Imaging the Repair Potential of Cortical Neuronal Transplantation In Vivo

Michael Stryker, Ph.D.

University of California, San Francisco

Funded in December, 2005: $100000 for 2 years
LAY SUMMARY . ABSTRACT . HYPOTHESIS . FINDINGS . SELECTED PUBLICATIONS .

LAY SUMMARY

back to top

Will Transplanted Brain Cells Function Like the Cells They Have Replaced?

This study will determine the feasibility of using cellular imaging in mice to determine whether embryonic brain cells that are transplanted into the cerebral cortex integrate into neural networks and functionally replace the brain cells that have died, or at least help to reorganize the neural networks.  If feasibility is established, this imaging method could be used to develop refinements for improving transplantation therapy.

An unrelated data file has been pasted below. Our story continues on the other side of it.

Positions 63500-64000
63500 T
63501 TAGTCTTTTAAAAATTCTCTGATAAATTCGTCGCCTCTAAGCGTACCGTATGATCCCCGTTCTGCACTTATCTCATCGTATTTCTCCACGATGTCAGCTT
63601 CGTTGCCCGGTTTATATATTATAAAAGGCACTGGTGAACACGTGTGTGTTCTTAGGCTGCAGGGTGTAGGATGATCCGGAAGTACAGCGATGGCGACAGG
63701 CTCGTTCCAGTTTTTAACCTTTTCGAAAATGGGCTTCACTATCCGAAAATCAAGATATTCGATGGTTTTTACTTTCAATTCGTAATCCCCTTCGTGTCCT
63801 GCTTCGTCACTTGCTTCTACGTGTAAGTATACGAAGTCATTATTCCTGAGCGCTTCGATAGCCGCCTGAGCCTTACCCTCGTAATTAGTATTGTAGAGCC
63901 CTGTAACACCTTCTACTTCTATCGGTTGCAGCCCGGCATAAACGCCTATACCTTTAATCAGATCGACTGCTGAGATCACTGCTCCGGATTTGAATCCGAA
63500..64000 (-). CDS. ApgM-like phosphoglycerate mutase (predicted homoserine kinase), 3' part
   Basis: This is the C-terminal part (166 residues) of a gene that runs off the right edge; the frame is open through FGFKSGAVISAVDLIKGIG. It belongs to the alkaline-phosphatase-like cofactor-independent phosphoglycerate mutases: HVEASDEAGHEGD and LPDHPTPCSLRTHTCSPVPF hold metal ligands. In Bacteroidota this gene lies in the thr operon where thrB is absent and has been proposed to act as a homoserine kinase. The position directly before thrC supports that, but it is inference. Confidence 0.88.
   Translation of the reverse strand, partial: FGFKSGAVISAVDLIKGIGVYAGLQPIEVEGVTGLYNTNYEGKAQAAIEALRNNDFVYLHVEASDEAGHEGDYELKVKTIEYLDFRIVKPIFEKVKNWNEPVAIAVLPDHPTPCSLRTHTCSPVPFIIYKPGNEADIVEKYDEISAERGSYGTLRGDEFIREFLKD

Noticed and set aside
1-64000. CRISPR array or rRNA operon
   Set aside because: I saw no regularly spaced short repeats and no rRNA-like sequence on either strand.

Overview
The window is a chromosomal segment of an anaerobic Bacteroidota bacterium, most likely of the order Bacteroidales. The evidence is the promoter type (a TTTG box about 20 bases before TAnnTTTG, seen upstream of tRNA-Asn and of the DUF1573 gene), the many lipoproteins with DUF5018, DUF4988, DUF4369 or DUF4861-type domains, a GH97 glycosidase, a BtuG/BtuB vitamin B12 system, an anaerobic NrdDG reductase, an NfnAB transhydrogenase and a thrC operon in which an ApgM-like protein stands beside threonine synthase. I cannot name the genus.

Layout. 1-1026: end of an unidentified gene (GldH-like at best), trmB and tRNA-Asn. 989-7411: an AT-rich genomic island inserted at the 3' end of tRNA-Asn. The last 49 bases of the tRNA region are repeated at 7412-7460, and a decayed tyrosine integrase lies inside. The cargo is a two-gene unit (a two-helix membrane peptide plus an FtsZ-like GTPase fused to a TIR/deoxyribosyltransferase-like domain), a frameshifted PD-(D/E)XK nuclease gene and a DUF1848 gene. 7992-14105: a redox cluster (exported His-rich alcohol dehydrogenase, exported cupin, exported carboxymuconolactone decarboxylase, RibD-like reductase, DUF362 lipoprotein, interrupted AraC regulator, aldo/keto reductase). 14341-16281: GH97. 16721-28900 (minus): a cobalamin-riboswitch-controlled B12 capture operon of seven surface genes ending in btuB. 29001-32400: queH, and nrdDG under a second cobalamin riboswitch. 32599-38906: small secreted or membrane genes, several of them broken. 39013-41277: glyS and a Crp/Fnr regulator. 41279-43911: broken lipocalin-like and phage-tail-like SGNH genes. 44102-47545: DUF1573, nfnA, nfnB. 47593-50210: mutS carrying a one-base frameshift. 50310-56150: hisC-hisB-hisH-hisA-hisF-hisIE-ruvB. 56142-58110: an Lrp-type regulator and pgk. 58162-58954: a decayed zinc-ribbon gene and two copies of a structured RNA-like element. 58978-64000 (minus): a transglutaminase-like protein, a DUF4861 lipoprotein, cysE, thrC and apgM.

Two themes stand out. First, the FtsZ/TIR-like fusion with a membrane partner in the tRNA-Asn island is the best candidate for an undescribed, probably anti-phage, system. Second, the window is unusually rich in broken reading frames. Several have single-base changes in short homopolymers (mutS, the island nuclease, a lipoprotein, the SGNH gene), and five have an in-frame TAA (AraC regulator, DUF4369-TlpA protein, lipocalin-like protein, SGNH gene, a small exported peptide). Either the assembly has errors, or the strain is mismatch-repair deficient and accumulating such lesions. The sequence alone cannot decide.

Inhibitory neurons normally suppress excessive brain activity.  They are selectively damaged or killed in several brain diseases, such as epilepsy and prion disease (e.g., Creutzfeldt-Jacob disease).  Recent research has demonstrated that new brain cells can be generated, but inhibitory neurons cannot be sufficiently generated in the cerebral cortex to offset the loss of these activity-suppressing cells.  Transplantation of inhibitory neurons from a region of the embryonic brain where they develop, called the “medial ganglionic eminence,” is a promising therapeutic alternative.  A major question, however, is whether or not the transplanted cells will integrate into the neural networks of the cells that they are replacing, or whether the transplanted cells will at least help to reorganize these networks into newly functioning neural circuits.